About Us Contact Us Privacy Policy Terms of Use Accuracy & Fairness Corrections & Clarifications Ethics Code Your Ad Choices
© MEAWW All rights reserved

'Barkskins': Who is Caleb Cheeshahteaumuck? First American Indian Harvard graduate who inspired Yvon's role

Cheeshahteaumuck, much like Zahn's character Yvon, was the first Native American to graduate from Harvard College in 1665
UPDATED MAY 27, 2020
(National Geographic)
(National Geographic)

Spoilers for 'Barkskins' Season 1 Episodes 1 and 2

'Barkskins' begins with the arrival of two men on the lonely, cold, dirty settlement in Wobik. Hamish Goames (Aneurin Barnard) and Yvon (Zahn McClarnon) are investigating the disappearance of an English agent who works with the Hudson's Bay Company, who went missing on the night of the massacre that killed hundreds of people.

Upon their arrival, things are obviously not easy. No one — the French or the English — gives them any answers. If anything, things are made all the more difficult for the duo. Based on a book by Annie Proulx, 'Barkskins' follows this investigation, which is a tool for land grabbing and establishing control. Yvon, whose character is described as "a Harvard-educated Anishinaabe (Ojibwe) man of the Hudson’s Bay Company", is actually based on a real-life person — Caleb Cheeshahteaumuck.

Caleb Cheeshahteaumuck was the first Native American to graduate from Harvard College in 1665. He attended the Harvard Indian College, which was formally chartered in 1650 for "provisions that may conduce to the education of English and Indian youth of this Country in knowledge and godliness". Cheeshahteaumuck, of the Wampanoag tribe, came from Martha's Vineyard. When studying there, he was taught about the Vineyard by Peter Folger, poet and an interpreter of the American Indian language and the maternal grandfather to Benjamin Franklin. Unfortunately, he died of tuberculosis in Watertown, Massachusetts, less than a year after taking his degree of Bachelor of Arts.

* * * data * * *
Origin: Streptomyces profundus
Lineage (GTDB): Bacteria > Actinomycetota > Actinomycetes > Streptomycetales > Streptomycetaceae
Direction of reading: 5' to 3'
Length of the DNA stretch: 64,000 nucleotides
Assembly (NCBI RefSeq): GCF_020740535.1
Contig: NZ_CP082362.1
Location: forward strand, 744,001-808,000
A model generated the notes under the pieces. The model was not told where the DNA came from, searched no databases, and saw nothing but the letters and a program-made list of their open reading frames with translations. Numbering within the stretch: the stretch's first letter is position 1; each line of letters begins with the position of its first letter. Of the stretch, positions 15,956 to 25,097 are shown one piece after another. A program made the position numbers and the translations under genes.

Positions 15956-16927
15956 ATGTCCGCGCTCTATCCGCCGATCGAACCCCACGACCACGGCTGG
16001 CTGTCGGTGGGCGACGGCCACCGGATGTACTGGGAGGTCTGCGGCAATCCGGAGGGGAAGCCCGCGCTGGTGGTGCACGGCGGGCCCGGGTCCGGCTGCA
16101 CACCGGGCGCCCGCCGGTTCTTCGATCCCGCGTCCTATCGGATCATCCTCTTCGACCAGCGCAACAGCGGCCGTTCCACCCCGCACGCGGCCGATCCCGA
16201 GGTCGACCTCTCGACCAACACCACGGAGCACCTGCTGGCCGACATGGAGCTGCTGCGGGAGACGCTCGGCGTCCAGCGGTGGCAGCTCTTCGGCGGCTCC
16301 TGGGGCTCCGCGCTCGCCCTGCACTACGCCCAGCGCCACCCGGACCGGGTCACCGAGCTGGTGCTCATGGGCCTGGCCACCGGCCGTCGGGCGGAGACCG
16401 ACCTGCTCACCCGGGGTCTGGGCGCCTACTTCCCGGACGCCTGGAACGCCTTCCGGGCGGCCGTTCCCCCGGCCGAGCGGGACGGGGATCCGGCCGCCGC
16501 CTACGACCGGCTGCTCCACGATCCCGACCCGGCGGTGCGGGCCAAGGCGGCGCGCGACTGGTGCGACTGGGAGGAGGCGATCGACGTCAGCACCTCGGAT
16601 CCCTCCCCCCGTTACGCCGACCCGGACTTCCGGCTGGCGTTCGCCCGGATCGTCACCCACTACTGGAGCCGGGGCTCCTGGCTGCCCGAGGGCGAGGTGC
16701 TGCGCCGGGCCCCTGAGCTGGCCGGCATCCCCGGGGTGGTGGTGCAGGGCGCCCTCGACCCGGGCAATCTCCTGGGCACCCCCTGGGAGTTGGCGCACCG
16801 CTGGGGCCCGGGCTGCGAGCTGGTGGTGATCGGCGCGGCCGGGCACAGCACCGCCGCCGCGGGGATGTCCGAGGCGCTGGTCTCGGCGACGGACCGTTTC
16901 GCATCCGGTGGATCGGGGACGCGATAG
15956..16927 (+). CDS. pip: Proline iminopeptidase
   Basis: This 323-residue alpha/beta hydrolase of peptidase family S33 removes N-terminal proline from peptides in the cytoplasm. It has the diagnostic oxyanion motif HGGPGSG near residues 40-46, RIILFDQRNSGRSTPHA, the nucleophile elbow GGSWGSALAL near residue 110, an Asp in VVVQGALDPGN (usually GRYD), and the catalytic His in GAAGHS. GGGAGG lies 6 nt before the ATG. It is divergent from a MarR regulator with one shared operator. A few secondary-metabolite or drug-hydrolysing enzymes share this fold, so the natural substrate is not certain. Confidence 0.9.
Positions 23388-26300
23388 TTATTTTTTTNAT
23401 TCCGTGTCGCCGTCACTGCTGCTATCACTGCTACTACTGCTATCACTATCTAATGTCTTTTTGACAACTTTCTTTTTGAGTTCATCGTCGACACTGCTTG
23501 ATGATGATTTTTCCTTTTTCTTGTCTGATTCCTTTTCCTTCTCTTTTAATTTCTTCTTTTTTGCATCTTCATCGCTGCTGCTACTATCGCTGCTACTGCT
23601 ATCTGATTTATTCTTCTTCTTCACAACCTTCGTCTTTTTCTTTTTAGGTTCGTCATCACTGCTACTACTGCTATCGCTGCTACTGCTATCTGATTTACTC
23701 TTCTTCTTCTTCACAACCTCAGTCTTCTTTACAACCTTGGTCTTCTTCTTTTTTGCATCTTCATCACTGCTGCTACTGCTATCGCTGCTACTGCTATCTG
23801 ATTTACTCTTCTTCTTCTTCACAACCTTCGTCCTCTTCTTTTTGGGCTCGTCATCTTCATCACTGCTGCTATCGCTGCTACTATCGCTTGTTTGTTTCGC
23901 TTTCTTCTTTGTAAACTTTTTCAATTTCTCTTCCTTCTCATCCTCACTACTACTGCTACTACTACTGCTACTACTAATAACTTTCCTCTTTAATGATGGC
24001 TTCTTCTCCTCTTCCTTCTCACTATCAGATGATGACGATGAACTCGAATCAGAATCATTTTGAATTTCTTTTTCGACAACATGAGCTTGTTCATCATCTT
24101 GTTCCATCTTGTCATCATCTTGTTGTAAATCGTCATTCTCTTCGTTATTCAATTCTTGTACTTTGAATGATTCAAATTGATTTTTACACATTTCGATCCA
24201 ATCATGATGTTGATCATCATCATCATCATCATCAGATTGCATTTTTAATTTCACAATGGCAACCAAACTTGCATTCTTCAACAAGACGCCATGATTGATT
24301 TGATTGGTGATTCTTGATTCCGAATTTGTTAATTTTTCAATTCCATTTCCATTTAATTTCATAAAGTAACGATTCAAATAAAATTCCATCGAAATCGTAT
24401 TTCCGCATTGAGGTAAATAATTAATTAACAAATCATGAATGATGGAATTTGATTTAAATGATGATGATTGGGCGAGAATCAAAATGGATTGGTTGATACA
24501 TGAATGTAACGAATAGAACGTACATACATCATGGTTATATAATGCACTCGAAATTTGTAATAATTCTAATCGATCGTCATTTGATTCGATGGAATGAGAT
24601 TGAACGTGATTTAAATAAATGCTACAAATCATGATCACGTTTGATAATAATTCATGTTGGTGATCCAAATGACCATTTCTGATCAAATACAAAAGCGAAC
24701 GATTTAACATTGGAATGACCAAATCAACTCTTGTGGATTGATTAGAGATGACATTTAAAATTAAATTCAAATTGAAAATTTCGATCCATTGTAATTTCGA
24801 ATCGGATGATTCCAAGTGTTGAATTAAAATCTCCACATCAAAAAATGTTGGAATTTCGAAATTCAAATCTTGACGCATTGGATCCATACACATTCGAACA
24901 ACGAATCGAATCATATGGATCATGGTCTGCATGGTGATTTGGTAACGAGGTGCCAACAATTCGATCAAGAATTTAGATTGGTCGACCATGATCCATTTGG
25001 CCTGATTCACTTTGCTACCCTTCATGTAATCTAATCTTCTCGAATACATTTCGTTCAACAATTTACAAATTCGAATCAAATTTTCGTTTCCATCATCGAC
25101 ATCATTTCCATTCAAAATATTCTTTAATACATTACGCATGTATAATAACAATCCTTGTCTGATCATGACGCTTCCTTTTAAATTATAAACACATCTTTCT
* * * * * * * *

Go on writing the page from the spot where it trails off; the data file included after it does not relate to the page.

In the book 'Red Ink: Native Americans Picking Up the Pen in the Colonial Period', Drew Lopenzina wrote how one document from Cheeshahteaumuck's time remains at Harvard, written entirely in Latin. This short letter was addressed to "Honoratissimi benefactores" ("most honoured benefactors") and contained references to Greek mythology, ancient philosophers and Christian ideology. It was meant to thank donors and encourage them to continue their financial support. Lopenzina wrote that many consider this to be the earliest extant writing by an Indian on the continent.

On December 16, 2010, in order to honour Cheeshahteaumuck, The Harvard Foundation unveiled a portrait of his painted by Stephen E Coit in the Annenberg Hall. It hangs on the first floor of the hall. "Cheeshahteaumuck’s portrait symbolizes the college’s early intention for the education of Native Americans play a significant role in the development of positive relations between the new colony settlers and the local tribal communities of Massachusetts," the website says. 

'Barkskins' airs on National Geographic on Mondays at 9/ 8c.